Family law is the most complex aspect of the Australian legal system as it is constantly under review and reform pursuing to adopt society’s continual change in values and principles. The changing of laws in an attempt to be parallel with society is a strenuous process. Nevertheless, legislations are reflective of contemporary society’s values and ethics. Numerous legal issues arise in regards to family including, same sex relationships, domestic violence and divorce ideally on the best interest of the child, where family laws have been imposed to protect individuals and aim to achieve justice.
Traditionally, marriage was considered to be a voluntary union between a man and a woman defined by Hyde Vs Hyde and Woodmansee (1866) case and the unit of family was that of the “nuclear family” comprising of a mother, father and naturally conceived dependent children.
Homesexual relationship refers to two people of the same sex committed to a bona fide partnership. During the 20th century, same-sex relationships created controversy as they were heavily discriminated in all aspects of their life. They were not recognised as a legitimate family developing the inequality of rights and provisions in regards to child adoption and social security benefits. As a response to societal changing values, the legal system amended the De Facto Relationship Act 1984 (NSW) enacting the Property(Relationships) Legislation Amendment Act 1999 (NSW) which recognised same sex relationships having the same legal standing as de facto relationships. This law allowed same sex couples to achieve justice by having greater access to facilities such as the district court for property and economic division in an event of a relationship breakdown. Also, the legislation recognised hospital visitation rights and the inheritance rights of one partner if the other dies, recognising the rights of same sex relationships to be equal with de facto relationships. The Hope and Brown V NIB Health Funds (1995) case recognised the extent of discrimination on the basis of sexual orientation and the ideal family unit. The tribunal found that the same sex couple had been discriminated against the attainment of the family fund policy as the couple did not comply with the definition of “family”. Hence, as society’s values changes, the rights of homosexual couples are gradually achieving justice.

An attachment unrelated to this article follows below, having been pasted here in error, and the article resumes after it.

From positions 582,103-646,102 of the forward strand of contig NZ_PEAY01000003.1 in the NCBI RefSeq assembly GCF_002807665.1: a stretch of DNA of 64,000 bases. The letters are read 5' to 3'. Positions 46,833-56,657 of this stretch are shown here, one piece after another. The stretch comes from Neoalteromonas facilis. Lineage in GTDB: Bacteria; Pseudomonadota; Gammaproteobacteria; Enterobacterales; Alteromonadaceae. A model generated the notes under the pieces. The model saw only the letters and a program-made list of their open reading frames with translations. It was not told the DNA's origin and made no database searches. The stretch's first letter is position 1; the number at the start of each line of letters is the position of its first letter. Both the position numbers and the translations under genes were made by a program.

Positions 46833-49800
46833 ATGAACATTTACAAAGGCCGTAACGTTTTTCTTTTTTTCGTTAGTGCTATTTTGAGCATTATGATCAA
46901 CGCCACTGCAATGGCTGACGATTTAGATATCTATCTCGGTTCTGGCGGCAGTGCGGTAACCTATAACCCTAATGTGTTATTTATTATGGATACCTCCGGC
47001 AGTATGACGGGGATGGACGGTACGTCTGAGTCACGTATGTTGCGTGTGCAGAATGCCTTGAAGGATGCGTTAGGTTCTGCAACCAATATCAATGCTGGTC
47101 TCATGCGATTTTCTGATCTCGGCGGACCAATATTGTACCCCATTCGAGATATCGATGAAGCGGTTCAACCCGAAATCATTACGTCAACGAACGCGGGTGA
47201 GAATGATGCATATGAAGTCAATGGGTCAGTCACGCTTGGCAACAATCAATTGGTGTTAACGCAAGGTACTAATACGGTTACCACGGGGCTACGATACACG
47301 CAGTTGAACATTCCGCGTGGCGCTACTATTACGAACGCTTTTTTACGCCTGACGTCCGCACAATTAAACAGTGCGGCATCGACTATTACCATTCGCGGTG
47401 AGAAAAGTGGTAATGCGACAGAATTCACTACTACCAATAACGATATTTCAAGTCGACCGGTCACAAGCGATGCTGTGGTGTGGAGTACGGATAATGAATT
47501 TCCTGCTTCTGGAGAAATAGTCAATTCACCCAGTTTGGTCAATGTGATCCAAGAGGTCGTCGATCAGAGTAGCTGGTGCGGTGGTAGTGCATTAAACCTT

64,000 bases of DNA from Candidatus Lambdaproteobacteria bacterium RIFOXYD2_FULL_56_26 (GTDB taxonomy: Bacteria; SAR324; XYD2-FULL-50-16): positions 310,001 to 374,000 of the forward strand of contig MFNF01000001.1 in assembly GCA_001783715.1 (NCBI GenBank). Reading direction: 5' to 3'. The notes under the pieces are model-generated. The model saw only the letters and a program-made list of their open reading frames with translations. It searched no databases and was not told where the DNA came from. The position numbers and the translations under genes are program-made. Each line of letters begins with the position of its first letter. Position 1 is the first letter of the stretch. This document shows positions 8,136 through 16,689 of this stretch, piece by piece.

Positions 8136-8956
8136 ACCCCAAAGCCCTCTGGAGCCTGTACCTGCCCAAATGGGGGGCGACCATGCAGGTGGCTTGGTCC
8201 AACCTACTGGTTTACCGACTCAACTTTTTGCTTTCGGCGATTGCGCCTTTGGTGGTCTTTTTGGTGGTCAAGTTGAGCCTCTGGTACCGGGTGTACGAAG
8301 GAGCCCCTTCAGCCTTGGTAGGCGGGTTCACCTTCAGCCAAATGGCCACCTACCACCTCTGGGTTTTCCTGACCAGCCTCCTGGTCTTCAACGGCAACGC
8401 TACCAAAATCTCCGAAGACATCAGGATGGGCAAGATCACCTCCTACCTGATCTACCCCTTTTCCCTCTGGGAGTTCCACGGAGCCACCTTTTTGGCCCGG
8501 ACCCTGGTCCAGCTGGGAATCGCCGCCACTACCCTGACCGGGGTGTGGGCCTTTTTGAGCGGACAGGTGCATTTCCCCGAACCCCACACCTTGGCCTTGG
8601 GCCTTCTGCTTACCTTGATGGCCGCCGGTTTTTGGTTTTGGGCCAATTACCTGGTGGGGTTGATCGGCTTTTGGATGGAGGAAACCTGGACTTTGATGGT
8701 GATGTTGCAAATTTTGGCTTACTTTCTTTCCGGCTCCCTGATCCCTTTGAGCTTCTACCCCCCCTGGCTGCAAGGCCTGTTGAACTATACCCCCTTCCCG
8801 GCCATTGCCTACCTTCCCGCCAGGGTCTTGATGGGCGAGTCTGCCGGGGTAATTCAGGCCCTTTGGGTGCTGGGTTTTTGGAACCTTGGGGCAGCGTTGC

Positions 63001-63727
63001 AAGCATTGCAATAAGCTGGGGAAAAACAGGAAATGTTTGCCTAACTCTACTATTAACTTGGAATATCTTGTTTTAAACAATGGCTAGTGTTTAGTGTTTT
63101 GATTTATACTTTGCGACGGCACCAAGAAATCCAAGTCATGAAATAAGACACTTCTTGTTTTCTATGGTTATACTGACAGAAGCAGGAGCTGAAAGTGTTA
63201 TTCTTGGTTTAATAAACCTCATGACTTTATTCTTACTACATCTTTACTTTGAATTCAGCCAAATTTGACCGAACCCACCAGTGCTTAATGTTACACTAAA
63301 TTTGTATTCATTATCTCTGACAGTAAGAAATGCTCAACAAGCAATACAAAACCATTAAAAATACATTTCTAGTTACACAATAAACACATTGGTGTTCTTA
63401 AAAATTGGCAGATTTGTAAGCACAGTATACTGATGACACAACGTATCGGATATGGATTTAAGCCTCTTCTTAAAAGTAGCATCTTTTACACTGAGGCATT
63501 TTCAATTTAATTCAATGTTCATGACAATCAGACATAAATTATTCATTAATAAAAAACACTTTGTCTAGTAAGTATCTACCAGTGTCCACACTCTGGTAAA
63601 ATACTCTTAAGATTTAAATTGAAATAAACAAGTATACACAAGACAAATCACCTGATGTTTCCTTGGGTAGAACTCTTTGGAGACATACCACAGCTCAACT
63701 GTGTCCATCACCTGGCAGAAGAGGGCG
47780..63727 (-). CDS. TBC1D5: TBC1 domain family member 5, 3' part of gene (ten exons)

Equality has been promoted where homosexual singles are allowed to adopt a child under the Adoptions Act 2000(NSW). However, homosexual couples are still unable to adopt reflecting on society upholding the traditional custom where family is composed of a biological mother and father. The legal system has been criticised in regards to alternative birth technology available to same sex couples. The law has allowed same sex couples to use birth technologies such as artificial insemination but they are not considered the legal parents of the child until adoption procedures are undertaken. Since then, the legal system has enacted the Miscellaneous acts Amendment (Same sex Relationships) Act 2008, amending the Status of Children Act (NSW) stating that a woman in a homosexual relationship who undergoes artificial fertilisation procedures, the other woman is presumed to be the parent of the child as a result of pregnancy if she complies to the procedure. This strongly highlights how the Australian legal system responds to views on acceptance of same sex families recognising shared rights and responsibilities over the child and differing options of family arrangements. The Australian legal system has responded effectively where same sex families have experienced a gradual increase in achieving equal grounds of rights as heterosexual families on the basis of reducing discrimination and recognising their status of having children in society. This is solely reflective of...